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 Figure 2. Epithelial barrier anatomy An electron micrograph (A) and corresponding line drawing (B) of the apical junctional complex and desmosomes of two adjacent intestinal epithelial cells. Below the base of the microvilli, the plasma membrane of adjacent cells appear to fuse at the tight junction, where claudins, ZO-1, occluding and F-actin interact. E-cadherin, α-catenin 1, β-catenin, catenin δ1 (not shown in line drawing) and F-actin interact to form the adherens junction subjacent to the tight junction. Myosin light chain kinase (MLCK) is associated with the perijunctional actomyosin ring. Located below the apical junctional complex are the desmosomes, which are formed by interactions between desmoglein, desmocollin, desmoplakin and keratin. Reproduced with permission from Turner, 2009.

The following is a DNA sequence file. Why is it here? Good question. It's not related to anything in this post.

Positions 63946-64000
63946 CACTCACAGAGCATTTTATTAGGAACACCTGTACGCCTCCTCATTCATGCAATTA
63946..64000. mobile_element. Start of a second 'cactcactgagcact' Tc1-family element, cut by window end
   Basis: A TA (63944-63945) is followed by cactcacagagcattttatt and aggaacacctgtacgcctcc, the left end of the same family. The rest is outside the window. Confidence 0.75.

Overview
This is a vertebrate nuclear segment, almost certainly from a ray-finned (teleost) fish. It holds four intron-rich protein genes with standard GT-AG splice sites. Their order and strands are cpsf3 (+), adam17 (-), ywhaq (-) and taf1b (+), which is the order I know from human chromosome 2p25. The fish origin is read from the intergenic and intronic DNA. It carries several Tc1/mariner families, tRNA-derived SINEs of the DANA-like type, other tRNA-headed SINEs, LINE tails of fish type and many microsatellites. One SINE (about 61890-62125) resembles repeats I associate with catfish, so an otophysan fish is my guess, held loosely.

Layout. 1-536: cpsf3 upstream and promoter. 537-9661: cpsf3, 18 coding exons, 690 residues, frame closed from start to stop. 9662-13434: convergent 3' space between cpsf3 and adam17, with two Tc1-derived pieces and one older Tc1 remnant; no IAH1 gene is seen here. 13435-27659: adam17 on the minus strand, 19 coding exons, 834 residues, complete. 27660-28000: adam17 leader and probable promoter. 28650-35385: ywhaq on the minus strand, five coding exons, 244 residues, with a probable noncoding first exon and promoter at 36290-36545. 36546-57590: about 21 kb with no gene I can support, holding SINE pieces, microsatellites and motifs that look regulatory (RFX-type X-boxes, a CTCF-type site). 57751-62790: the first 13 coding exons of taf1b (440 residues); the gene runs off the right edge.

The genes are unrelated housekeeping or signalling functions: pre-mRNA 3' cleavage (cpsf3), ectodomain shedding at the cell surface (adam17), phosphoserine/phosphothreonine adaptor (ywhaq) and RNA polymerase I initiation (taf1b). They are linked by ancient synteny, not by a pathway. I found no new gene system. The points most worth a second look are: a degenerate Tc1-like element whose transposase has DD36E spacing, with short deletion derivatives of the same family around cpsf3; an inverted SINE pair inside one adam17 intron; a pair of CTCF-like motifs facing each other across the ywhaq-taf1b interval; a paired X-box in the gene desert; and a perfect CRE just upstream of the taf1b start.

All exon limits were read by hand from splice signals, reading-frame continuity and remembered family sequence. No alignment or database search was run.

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 1.2.4 Barrier properties of the tight junction Epithelial TJs are responsible for regulating the “fence and gate” function of polarized epithelial cells. Specifically, TJs provide a physical barrier at the apical end of the epithelial cell where they serve a ‘gate function’, which limits the free interchange of most solutes along the paracellular pathway. This paracellular pathway is generally more permeable than the transcellular pathway, which is a route of transepithelial transport that involves active or passive movement across cell membranes, usually as a result of the action of specific transport channels. Thus, the TJ is considered the rate-limiting step in transepithelial transport and the principle determinant of epithelial barrier permeability.  In addition, TJs serve a ‘fence function’ by separating the apical end of polarized epithelial cells from the basolateral end, hence functioning as a diffusion barrier to plasma membrane lipids and proteins, and defining apical and basolateral membrane domains of polarized epithelial cells (Madara, 1988). TJs form early in development (Eckert and Fleming, 2008) and are instrumental in formation of permeability barriers that are tissue- and differentiation- specific, molecule-selective and dynamic in nature (Madara, 1990).  Via homotypic and heterotypic interactions, claudins selectively regulate the charge and size of molecules that flux through the paracellular regions of epithelial tissues (Gupta and Ryan, 2010; Angelow and Yu, 2007; Turksen and Troy, 2011). Thus, specific barrier properties of the TJ can be defined in terms of size and charge selectivity. Two routes enable transport across the TJ, and recent studies suggest the contributions of these types of paracellular transport may be regulated independently (Fihn et al., 2000; Van Itallie et al., 2008; Watson et al., 2005). The first route, which is referred to as the leak pathway, enables paracellular transport of large solutes, including limited flux of proteins and bacterial